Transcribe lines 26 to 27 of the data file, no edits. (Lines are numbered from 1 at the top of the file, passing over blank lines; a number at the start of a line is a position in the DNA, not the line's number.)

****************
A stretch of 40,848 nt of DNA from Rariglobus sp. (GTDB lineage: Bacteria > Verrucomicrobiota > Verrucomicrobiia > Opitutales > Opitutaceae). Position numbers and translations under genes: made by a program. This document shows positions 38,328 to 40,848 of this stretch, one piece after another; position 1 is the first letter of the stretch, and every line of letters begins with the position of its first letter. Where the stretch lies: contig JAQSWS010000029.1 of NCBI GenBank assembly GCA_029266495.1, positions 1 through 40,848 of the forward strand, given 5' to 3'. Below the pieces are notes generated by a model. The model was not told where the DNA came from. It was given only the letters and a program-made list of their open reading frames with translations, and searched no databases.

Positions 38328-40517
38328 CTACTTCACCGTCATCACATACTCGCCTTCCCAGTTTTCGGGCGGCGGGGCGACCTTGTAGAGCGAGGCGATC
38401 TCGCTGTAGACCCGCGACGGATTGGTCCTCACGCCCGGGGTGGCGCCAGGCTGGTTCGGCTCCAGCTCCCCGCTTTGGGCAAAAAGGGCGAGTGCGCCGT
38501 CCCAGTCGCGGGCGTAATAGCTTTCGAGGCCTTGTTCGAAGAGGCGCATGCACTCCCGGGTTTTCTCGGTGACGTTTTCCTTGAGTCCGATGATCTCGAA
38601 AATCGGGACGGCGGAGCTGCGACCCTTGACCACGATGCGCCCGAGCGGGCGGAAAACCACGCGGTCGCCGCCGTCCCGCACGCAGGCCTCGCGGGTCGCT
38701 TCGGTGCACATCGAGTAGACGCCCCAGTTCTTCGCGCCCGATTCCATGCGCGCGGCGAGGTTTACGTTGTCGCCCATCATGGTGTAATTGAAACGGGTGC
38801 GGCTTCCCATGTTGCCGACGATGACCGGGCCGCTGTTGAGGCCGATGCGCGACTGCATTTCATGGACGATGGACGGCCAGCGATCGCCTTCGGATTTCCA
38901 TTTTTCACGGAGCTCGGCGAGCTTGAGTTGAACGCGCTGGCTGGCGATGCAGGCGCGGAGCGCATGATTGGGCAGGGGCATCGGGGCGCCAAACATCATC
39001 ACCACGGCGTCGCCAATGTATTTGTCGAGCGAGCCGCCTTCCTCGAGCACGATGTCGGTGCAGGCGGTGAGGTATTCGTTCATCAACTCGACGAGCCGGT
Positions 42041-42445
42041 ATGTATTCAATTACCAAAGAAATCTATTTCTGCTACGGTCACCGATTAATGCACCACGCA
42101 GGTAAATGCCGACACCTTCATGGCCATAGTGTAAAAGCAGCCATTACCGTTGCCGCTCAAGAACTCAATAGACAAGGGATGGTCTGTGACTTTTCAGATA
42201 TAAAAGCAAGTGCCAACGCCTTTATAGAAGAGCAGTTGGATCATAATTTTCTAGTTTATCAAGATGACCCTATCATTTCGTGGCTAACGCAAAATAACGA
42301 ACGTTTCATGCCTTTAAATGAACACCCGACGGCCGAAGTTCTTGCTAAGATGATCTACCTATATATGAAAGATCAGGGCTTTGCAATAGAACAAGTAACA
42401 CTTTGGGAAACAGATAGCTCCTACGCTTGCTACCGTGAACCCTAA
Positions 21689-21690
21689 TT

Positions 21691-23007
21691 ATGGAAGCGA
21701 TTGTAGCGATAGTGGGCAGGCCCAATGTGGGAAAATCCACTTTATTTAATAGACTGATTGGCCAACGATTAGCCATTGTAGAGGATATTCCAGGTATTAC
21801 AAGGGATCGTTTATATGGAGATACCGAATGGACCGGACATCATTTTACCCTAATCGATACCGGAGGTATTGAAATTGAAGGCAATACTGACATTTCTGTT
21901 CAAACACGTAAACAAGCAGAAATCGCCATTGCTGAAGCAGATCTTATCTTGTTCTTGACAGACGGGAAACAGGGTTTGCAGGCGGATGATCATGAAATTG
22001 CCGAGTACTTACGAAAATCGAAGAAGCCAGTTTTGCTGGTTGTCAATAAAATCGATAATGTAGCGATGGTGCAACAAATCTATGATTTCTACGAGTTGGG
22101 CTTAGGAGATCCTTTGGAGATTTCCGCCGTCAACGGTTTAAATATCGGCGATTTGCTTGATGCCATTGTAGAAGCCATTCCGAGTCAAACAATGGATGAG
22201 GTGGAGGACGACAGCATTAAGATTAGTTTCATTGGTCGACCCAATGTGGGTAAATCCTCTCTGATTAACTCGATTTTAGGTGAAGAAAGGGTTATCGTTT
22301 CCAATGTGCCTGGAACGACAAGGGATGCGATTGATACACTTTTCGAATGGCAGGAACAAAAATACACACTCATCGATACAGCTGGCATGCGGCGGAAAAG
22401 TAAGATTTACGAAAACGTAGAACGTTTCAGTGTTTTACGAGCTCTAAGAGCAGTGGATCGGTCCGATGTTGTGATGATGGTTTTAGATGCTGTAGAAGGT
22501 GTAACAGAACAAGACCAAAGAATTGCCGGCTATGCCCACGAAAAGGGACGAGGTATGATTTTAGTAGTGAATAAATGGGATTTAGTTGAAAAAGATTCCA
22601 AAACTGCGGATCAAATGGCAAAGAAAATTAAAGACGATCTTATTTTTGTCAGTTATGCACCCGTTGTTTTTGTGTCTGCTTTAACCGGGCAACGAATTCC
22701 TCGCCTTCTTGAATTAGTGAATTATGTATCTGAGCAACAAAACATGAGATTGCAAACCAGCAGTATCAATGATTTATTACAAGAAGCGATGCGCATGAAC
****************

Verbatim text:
22201 GTGGAGGACGACAGCATTAAGATTAGTTTCATTGGTCGACCCAATGTGGGTAAATCCTCTCTGATTAACTCGATTTTAGGTGAAGAAAGGGTTATCGTTT
22301 CCAATGTGCCTGGAACGACAAGGGATGCGATTGATACACTTTTCGAATGGCAGGAACAAAAATACACACTCATCGATACAGCTGGCATGCGGCGGAAAAG